Another favorite of his was to set off solo on a Sunday morning and circumnavigate the northern half of the island — where 60% of the road was unpaved and with no established roadway or habitation.  When not going far or fast he would stand on the bicycle without moving forward or moving very little for as long as possible.  He would also transport his youngest sister around the streets of Plymouth with her seated on the crossbar.

        In Montserrat, he played inter-club cricket as a wicket keeper for the Endeavor Club and was reputed to be the best billiard player on the island at that time.

        Ernest developed an acute sense of humor and was master of the repartee.  As I watched him do this, I could just see the obvious rejoinder and watch him pluck the low lying fruit.

        Ernest qualified as a pharmacist and later as a dispensing pharmacist and chemist.  These were the days when the Doctor wrote the prescription and the pharmacist mixed the drug.  There was no going to the shelf and taking down a bottle of Robitussin, instead you got a mixture called Mist Expect which did the job just as well and I can attest to that.

        Ernest worked in Tortola and later in Barbuda where he would be Pharmacist, Dentist,  Resident Doctor and Acting Warden at the same time. Oh yes, I didn’t tell you but back in the fifties, there was no resident dentist in Montserrat.  You had a dental problem, you went to the hospital dispensary and got your tooth extracted by a student pharmacist.  If you could pay, you were seen and treated by a gentleman with no dental qualifications.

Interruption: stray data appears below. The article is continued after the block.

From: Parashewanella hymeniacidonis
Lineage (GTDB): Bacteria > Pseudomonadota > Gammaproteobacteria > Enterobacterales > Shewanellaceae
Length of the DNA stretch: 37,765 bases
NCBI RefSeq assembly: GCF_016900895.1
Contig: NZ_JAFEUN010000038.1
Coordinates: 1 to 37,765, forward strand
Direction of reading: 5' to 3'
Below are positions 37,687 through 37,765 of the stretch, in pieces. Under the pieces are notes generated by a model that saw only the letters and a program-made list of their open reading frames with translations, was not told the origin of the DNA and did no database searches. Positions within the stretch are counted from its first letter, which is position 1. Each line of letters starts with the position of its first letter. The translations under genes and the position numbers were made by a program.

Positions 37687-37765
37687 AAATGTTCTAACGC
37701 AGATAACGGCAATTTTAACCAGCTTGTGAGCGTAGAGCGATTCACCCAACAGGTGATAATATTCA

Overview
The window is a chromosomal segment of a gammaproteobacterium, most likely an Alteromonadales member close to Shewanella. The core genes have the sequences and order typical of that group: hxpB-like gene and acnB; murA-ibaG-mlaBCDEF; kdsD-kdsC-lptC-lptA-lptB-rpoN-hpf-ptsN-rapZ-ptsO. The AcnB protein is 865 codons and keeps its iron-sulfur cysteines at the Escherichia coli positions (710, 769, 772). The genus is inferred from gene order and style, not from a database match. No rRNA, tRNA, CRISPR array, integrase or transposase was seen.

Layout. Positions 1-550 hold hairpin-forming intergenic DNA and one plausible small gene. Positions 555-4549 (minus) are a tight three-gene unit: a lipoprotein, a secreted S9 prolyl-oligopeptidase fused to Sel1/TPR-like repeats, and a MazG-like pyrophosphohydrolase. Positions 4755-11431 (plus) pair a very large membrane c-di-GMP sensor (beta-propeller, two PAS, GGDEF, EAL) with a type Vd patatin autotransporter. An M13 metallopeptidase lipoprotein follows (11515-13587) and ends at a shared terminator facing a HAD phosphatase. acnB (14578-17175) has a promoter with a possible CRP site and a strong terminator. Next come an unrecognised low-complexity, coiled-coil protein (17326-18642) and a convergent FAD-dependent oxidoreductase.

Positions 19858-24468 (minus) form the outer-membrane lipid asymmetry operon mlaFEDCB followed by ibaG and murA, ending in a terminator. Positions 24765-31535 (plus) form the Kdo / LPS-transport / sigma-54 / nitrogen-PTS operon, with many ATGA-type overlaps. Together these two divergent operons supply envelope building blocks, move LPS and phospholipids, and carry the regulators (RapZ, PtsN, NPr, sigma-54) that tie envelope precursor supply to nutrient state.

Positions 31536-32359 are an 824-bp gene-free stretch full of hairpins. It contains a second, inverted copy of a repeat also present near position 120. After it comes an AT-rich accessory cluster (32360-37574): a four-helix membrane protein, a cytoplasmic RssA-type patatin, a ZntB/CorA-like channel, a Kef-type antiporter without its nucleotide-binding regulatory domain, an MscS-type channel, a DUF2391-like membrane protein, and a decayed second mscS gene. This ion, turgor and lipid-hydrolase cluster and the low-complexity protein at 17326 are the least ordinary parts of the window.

He would have been sorely anguished at the sufferings of Barbudians at this time.  He finally settled in Antigua where he took over management of Laurent’s Drugs in 1977.  He became the spokesman for the Pharmaceutical Society of Antigua and Barbuda.  In 1989 he bought Laurent’s and changed its’ name to Piper’s Pharmacy.

        He was to practice his profession until he retired in 2008, having devoted 65 years to his craft.  He developed a list of ardent patients who would always come to him before going to the doctor.  How many times have I heard him explain to a customer that he had to see the Doctor for that complaint only to get the refrain, “Just give me something Dr. P.”

        Ernest married Marilyn Abbot on June 29, 1970, and theirs has been a wonderful union.  Surviving him are their three children, Ernston, Ernmarie and Craig, all living in Antigua; three siblings, Ceres Gardiner, Archie Piper and Sybil Walling and two grandchildren — Julian and Shaun Piper.